Born in Dunedin in 1942, Dunstan Ward has lived in Paris since 1973, retiring in 2007 as Professor of English at the University of London Institute. He co-edited Robert Graves’s Complete Poems (1995–99). His collection Beyond Puketapu appeared in 2015.
Julou – ‘little Jules’ – mimes an ironic
‘Salut’ from his cattle truck, clattering
over the bridge where I’m leaning to watch
the green-black waters of the river Goul
deepen toward the old mill dam below Pons.
‘So what were you making off with?’ I ask
next early morning walk when his car pulls in
on the steep slope from his village, Las Lignes,
for our ritual chat. ‘The little bull calf.
Didn’t you hear the cow? Elle a gueulé
toute la nuit. Listen to her – she’s still at it.’
‘There’s a mother for you.’ Stocky Julou nods:
‘Just like our own mothers, only more so.’
This lifelong Aveyron cattle dealer
never misses the Laissac weekly market,
yet won’t hunt deer, wild boar; with few now
can speak Occitan, sa lenga mairala.
At the top of the wooded hill I sight her,
lurching about in a pen above the road,
beyond Julou’s vegetable patch. She eyes me,
thrusting her black muzzle between the railings:
coat wheaten, lyre-horned, she’s an Aubrac;
her swollen udder sways as she swings round.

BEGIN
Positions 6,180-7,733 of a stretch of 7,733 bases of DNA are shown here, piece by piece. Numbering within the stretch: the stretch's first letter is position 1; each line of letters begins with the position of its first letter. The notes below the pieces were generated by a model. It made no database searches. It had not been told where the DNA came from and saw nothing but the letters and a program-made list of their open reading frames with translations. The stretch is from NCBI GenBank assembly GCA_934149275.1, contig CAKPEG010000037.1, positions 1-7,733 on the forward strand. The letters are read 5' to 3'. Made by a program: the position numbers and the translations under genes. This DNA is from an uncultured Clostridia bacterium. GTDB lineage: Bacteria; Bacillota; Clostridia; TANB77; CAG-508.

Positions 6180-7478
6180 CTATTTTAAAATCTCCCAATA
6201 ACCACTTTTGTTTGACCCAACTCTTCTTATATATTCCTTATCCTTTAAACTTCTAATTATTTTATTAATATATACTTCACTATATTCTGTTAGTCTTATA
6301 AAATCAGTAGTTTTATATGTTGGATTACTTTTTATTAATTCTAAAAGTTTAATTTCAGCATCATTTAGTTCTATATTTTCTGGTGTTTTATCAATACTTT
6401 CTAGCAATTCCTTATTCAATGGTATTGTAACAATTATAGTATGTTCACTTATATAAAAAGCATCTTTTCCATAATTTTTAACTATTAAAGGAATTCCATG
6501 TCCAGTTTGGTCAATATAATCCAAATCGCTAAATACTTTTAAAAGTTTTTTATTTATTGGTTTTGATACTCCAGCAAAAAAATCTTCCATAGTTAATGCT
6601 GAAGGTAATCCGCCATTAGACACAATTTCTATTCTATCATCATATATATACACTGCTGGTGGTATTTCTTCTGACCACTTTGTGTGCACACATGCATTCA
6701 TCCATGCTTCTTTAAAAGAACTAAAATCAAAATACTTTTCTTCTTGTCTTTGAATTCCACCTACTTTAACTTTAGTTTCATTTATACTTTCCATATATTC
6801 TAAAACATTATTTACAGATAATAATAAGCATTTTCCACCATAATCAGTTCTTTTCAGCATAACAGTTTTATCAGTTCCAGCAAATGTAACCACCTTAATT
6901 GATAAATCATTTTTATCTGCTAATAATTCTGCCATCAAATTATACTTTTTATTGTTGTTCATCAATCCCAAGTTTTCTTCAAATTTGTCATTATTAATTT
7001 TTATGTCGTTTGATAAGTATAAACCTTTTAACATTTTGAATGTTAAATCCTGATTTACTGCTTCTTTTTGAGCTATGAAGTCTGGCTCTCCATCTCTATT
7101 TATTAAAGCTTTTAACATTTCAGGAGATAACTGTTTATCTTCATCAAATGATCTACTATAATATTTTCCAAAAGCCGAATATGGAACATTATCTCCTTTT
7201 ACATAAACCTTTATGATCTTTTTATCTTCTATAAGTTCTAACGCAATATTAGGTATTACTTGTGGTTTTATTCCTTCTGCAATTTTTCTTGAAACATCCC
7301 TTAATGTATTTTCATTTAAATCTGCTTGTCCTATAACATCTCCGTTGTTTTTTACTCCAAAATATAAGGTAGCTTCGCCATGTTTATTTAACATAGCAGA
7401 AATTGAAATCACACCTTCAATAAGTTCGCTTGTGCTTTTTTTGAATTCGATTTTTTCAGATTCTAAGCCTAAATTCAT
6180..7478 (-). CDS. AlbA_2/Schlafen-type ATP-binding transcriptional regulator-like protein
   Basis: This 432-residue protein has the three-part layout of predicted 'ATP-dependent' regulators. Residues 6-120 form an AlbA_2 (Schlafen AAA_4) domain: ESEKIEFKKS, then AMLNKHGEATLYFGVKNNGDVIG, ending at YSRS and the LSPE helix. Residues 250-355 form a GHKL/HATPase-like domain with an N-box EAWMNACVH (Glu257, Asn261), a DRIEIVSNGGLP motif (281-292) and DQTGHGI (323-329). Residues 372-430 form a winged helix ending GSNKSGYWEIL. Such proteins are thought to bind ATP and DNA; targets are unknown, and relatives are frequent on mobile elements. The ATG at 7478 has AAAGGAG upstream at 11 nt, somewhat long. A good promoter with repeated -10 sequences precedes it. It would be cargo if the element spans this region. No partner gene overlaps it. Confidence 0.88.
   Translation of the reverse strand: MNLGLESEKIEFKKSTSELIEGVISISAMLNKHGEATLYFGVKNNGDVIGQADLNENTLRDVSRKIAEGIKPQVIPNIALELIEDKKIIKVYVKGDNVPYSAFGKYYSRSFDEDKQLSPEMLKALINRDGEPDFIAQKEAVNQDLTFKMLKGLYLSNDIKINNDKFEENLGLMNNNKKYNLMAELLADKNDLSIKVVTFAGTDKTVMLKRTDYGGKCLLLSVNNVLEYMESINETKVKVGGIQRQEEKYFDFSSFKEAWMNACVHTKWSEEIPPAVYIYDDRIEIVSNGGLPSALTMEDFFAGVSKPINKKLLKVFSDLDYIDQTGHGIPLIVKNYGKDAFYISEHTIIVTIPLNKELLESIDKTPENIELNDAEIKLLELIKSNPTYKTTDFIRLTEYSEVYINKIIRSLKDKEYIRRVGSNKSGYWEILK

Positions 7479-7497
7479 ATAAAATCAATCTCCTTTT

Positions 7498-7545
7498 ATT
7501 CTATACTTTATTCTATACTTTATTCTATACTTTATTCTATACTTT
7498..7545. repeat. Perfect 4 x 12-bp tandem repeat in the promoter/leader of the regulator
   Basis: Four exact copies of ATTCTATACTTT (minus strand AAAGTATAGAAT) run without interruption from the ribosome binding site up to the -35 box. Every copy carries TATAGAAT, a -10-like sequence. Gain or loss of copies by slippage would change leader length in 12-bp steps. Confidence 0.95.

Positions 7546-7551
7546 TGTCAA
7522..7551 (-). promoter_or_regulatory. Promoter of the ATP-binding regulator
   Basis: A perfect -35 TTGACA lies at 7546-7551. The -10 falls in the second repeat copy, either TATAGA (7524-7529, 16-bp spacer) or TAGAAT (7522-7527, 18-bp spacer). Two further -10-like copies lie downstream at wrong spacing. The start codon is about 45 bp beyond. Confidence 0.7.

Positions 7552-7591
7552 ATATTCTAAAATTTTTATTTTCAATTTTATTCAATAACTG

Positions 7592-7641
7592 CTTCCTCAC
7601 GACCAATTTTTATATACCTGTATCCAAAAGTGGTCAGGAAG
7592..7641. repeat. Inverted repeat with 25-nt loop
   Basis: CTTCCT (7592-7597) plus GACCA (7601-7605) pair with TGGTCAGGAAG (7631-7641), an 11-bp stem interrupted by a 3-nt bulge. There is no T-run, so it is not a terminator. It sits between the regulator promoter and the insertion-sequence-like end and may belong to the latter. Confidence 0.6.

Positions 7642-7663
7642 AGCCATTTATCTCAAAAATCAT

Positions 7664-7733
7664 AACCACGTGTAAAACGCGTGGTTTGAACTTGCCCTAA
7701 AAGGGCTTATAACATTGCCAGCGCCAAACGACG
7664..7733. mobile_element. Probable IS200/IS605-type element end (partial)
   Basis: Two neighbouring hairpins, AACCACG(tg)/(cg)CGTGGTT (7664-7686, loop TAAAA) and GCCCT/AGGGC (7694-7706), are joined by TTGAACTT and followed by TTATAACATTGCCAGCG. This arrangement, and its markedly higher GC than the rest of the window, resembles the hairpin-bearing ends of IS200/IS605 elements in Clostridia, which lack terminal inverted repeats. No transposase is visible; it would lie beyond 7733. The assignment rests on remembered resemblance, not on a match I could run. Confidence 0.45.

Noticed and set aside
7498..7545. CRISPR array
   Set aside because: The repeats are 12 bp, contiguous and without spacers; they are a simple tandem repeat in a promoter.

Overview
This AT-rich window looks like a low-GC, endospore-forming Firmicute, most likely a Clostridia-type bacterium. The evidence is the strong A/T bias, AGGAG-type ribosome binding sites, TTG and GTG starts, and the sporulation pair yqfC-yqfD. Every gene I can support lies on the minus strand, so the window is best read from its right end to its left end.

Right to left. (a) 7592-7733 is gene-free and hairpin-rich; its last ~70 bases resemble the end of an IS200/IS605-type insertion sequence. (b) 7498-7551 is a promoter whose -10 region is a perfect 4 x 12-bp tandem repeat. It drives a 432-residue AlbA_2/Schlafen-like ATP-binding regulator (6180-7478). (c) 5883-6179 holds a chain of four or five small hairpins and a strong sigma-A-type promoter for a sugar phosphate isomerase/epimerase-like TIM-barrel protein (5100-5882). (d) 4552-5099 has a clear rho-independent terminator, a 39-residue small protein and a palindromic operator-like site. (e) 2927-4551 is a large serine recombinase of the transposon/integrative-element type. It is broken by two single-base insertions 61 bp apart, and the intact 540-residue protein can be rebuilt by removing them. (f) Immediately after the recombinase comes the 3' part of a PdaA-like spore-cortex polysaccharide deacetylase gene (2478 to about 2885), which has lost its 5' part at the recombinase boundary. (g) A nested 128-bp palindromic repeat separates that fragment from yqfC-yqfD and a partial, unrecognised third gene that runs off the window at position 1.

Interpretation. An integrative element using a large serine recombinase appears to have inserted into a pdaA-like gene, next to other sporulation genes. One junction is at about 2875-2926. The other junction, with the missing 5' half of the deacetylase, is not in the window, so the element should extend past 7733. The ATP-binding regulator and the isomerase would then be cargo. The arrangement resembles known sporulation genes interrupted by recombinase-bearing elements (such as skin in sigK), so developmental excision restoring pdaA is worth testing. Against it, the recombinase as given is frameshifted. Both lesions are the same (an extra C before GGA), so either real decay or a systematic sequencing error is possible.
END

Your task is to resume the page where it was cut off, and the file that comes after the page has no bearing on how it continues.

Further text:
Every few seconds she heaves another
deep hoarse cry up from her straining guts
and out of her gaping throat. If a sound
in the nearby farmyard reaches her she stops,
lifts her head, attentive, but then goes back
to that distraught calling, bellow after bellow.
When she heard, from twelve thousand miles away,
cancer had killed at sixty her firstborn son,
my mother stayed quiet. Later that day
I looked for her and found her sitting alone
in the living room, the book on her lap closed.
That moment you sense
a poem is a poem
can suddenly come
at the end of the last line,
or right at the first,
or even with the title,
or when, as you keep reading,
a turn in the words
checks you, an image
makes you wonder or smile;
the rest is poetry, page
after similar page.
Like falling in love
and loving, as one might say.